This post is part of Blue Jackets Day on PHT…
There were people who said it was a mistake to give Nick Foligno so much money and term, that he was due for a regression.
So far, those people have been right. Because after scoring a career-high 31 goals in 2014-15 — during which he signed a six-year, $33 million contract extension — Foligno’s production fell off a cliff in 2015-16. He finished with just 12 goals in 72 games, and his struggles put him through the wringer.
“I’ve gone through every emotion possible,” he said in April. “Anger. Frustration. Disappointment. Eventually you realize that those things don’t make it better.”
Of course, not only is Foligno one of the highest-paid players on the Jackets, he’s also their captain. Which adds even more pressure to perform.
But it may be unrealistic to think that Foligno will ever break the 30-goal plateau again. His previous high was 18, in 2013-14, and even then he needed to score on 16.2 percent of his shots. The next season he converted at a 17.0 percent clip and notched 31.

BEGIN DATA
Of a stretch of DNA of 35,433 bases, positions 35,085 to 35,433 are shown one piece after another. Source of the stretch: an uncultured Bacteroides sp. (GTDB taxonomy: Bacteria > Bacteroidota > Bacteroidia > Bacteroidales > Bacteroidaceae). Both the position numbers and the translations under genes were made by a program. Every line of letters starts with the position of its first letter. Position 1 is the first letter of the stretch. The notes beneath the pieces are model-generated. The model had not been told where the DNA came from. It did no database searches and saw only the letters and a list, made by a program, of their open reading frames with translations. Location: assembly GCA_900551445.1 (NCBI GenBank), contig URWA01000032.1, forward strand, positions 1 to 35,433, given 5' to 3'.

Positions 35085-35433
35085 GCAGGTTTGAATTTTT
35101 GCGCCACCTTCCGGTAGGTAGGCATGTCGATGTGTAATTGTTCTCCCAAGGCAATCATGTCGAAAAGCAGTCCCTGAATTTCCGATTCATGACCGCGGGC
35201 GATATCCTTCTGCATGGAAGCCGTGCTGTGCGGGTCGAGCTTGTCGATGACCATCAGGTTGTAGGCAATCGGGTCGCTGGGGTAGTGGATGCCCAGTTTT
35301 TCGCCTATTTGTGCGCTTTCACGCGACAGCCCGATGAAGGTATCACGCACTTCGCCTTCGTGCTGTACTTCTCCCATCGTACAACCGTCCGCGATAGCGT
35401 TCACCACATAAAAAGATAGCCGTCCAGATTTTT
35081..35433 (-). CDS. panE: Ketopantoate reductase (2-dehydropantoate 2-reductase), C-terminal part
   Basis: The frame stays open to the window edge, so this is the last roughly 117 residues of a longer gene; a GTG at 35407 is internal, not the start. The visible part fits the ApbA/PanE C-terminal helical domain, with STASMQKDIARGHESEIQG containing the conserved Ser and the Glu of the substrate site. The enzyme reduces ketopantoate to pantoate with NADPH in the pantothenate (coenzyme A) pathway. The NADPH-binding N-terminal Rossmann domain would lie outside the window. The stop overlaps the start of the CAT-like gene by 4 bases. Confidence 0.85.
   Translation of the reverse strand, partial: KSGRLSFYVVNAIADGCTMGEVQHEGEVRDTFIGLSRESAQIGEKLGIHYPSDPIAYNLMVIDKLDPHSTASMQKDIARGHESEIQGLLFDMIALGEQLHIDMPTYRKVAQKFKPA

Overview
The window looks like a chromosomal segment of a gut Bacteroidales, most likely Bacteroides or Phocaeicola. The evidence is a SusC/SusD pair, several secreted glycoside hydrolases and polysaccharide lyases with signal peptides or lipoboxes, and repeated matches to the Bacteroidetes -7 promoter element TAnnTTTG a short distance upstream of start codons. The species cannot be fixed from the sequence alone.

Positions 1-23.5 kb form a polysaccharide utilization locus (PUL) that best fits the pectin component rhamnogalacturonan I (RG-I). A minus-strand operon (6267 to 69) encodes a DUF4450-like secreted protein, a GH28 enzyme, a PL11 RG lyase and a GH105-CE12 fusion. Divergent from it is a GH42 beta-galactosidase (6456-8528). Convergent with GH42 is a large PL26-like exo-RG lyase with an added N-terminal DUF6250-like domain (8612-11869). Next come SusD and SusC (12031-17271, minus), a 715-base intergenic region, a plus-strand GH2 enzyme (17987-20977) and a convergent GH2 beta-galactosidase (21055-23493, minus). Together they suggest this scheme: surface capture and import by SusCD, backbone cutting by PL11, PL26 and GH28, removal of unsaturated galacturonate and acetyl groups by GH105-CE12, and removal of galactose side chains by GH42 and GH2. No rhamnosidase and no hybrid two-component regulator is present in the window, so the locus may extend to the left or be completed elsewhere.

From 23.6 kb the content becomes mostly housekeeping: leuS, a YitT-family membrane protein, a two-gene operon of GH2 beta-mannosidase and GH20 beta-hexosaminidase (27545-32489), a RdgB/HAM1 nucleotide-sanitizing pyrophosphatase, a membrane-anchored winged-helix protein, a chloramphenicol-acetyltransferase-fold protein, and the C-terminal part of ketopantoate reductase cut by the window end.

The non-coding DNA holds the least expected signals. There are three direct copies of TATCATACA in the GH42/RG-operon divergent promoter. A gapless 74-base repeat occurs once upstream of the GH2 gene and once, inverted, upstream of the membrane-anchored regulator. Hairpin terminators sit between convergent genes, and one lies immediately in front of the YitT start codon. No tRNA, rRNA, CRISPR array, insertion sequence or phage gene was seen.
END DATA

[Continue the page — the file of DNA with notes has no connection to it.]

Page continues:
And then it fell to 8.1 percent last season.
It was a classic regression, really. We’ve seen it before, and we’ll see it again. It’s why most coaches focus on the process, not the results. Results — goals, wins, etc. — can be misleading. They certainly aren’t always the best predictors of the future.
Foligno is still more than capable of scoring 20-25 goals. His career shooting percentage is 11.8 percent, right around average for NHL forwards. If he’d converted at that rate last season, he’d have scored 18 goals. And he missed 10 games due to injury.
For the record, this isn’t to suggest that the only factor in scoring goals is luck. Obviously, it’s not. Remember that Foligno enjoyed a lot of his previous success playing with center Ryan Johansen, and playing with Johansen wasn’t an option after January’s big trade for Seth Jones. The Jackets don’t really have a legit first-line center anymore. That’s going to be a challenge for them next season.
At any rate, Foligno is convinced that going through last year will make him “a better player” in the long run.
The Jackets had better hope so. Because he’s signed through 2020-21, and the last thing they need is another bad contract on the books.